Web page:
Published June 20, 2006
Volume 14, Number 6

Creativeworks Brings Big Agency Experience to Hacienda
Ad Agency Provides Madison Avenue Know-How with a Personal Touch

Sheldon Schachter and Carol Dickinson opened Creativeworks in 2001
and expanded into their Hacienda offices in January.

By Scott Eldredge
Special to NETWORK

Creativeworks, a full service advertising and marketing agency located at 5990 Stoneridge Drive in Hacienda, offers a range of services and depth of talent that belies its seven-person size. Co-owners Sheldon Schachter, creative director, and Carol Dickinson, head of marketing and account services, combine experience working for Fortune 500 clients on large accounts with an understanding of the needs of companies of the Tri-Valley area.

Schachter and Dickinson learned the business in the advertising centers of Detroit and New York, working in product categories as diverse as automotive, healthcare, package goods, and finance for clients as large as the Ford Motor Company and Procter and Gamble. Schachter has earned the advertising industry's highest award, a Gold Lion from Cannes, and numerous Clio awards for his creative work. Dickinson's broad background includes extensive experience in the therapeutic healthcare and pharmaceutical areas.

Schachter came to California when he was recruited to be the creative director of the marketing department of World Savings and Loan, the nation's second-largest S&L. In 2001 he and Dickinson opened their own agency in San Ramon, and in January, they moved Creativeworks to a larger space in Pleasanton.

Now working with small and medium-sized companies, the two principals find that their big agency, large account experiences gives them a unique perspective.

"Our clients want hands-on experience in the brands and categories they're in, which we can provide," says Schachter. "For any client who walks in the door, our goal is to generate foot traffic, inquiries, make the phone ring—the bottom line for them is the bottom line. But we also bring our Madison Avenue training and background—the full range of creative thinking and strategic marketing, and because we've been there and done it all, we can do things easier and faster."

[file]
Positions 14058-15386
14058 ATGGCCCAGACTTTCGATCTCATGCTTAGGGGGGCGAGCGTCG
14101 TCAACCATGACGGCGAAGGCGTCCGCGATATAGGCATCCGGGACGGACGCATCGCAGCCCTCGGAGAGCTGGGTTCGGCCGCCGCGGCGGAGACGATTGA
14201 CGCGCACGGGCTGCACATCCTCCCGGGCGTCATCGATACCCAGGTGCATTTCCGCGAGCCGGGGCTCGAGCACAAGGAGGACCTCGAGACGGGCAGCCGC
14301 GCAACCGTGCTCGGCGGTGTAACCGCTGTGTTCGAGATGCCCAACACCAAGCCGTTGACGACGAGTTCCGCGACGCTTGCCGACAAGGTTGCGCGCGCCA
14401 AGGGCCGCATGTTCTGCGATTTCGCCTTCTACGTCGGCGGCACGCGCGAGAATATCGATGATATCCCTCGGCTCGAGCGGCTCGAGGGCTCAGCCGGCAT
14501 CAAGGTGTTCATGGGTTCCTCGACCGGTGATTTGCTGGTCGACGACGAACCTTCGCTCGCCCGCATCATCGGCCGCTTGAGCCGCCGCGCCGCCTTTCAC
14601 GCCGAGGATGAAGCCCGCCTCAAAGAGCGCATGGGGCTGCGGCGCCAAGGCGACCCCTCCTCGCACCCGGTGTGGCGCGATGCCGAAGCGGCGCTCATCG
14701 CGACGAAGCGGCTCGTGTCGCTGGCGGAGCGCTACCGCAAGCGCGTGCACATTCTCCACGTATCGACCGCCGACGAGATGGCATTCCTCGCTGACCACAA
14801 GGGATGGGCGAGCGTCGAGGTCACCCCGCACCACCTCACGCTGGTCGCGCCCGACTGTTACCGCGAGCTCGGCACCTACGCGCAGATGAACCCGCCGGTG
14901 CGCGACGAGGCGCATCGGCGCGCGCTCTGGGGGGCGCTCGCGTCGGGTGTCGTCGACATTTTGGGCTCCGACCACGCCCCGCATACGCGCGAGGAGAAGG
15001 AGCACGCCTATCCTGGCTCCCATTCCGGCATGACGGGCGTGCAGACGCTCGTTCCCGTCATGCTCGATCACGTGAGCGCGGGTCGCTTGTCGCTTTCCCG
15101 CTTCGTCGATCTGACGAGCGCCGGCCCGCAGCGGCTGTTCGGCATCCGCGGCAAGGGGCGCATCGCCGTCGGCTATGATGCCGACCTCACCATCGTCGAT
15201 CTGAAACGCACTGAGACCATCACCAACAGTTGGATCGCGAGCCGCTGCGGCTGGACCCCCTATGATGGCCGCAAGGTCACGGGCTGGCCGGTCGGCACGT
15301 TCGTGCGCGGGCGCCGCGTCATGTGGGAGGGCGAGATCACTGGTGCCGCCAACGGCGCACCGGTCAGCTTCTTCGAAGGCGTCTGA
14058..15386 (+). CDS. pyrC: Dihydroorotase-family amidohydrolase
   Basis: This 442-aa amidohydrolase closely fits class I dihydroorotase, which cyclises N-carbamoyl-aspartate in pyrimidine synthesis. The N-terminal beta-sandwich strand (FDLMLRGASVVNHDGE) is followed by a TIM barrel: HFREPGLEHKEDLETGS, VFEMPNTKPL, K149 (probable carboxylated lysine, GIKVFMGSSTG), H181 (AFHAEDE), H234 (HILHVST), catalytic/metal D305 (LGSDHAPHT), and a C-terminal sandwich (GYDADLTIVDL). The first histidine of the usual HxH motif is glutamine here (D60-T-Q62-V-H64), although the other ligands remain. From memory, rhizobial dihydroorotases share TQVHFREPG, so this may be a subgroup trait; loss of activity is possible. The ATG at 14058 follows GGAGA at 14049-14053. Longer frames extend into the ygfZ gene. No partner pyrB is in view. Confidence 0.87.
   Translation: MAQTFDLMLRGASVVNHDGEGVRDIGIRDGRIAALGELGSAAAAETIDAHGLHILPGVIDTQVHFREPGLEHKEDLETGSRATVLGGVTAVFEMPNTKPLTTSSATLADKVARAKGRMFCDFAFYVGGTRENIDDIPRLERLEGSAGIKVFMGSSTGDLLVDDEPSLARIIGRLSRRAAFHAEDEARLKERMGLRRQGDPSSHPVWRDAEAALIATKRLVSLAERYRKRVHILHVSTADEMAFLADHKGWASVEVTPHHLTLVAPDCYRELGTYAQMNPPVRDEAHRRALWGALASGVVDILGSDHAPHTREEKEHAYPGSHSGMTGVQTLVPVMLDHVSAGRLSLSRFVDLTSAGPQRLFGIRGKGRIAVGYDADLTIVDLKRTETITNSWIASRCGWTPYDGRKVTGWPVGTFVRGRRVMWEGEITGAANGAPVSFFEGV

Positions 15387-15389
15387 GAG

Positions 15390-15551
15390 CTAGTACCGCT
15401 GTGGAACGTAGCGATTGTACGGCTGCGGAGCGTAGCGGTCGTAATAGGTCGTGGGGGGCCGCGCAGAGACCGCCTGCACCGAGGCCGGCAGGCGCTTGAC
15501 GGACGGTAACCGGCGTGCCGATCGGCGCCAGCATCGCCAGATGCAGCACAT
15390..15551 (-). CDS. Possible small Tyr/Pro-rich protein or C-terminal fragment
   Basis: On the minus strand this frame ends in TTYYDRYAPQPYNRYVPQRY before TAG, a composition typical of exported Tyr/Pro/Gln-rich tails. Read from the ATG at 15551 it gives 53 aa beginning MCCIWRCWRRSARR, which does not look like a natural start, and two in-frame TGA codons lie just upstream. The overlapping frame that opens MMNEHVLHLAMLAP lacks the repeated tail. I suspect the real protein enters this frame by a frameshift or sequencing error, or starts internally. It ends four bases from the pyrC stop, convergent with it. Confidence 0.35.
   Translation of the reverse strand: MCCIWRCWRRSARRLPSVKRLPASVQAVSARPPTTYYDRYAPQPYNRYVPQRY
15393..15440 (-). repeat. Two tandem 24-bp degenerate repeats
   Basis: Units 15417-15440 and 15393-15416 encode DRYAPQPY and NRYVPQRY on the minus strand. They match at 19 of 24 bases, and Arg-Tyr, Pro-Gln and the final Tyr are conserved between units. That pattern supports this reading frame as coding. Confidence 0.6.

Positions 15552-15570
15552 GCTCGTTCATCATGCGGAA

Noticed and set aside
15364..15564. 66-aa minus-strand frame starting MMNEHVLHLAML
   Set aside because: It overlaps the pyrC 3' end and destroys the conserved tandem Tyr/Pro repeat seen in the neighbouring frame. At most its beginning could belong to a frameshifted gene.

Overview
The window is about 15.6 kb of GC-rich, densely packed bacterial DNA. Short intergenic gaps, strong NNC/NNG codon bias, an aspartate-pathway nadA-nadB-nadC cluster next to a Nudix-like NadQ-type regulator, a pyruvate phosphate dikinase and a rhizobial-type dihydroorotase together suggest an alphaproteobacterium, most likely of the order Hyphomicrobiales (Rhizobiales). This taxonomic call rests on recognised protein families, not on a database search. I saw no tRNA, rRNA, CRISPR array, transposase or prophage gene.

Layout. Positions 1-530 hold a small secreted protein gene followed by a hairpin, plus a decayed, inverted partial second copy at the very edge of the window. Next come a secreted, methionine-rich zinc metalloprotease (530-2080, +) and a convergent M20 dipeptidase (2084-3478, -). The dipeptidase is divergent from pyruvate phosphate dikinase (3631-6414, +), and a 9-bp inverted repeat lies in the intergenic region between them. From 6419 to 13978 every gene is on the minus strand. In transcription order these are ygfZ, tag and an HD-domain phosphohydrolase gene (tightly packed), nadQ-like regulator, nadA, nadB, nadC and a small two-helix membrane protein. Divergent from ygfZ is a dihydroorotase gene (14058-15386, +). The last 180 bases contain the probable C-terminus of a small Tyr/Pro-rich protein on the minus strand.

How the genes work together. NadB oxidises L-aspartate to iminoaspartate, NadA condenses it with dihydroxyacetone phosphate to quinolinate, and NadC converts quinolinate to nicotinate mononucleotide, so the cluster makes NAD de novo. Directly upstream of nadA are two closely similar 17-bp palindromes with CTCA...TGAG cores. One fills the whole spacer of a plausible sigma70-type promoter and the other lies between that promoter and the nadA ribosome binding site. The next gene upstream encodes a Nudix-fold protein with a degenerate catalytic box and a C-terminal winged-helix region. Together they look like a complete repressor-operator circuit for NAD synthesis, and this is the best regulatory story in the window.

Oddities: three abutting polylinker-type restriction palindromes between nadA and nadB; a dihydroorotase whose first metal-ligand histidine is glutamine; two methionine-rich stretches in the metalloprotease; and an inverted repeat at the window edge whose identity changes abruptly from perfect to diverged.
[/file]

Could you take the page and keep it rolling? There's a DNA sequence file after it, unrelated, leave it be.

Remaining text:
"But we don't automatically apply approaches that we learned in a big agency," stresses Dickinson. " A company like Johnson & Johnson may not suffer much if one brand is not profitable, but to people with small and medium-size businesses, this is a critical problem—they're trying to stay afloat, or differentiate themselves. We've learned how to be a lot more efficient and creative—we think harder."

The agency also works with companies who just want a change, and companies with some experience with advertising and marketing who want another agency on tap for a fresh look or new approach. "We are a resource they are familiar with," says Schachter, "in terms of working with people who are up to speed immediately, who know where they are going and how to get there."

"In a lot of ways, we reflect the business environment here in Hacienda," says Dickinson. "There are a lot of experienced people here, people who learned their craft while working for larger corporations and came up with alternate ideas for their own companies. We cut our teeth the same way, so we understand. Some of the people we've had the opportunity to work with here have presented some significant marketing challenges to us, and I think we've been able to meet them."

Creativeworks is happy to share what they know and welcomes walk-in inquiries.


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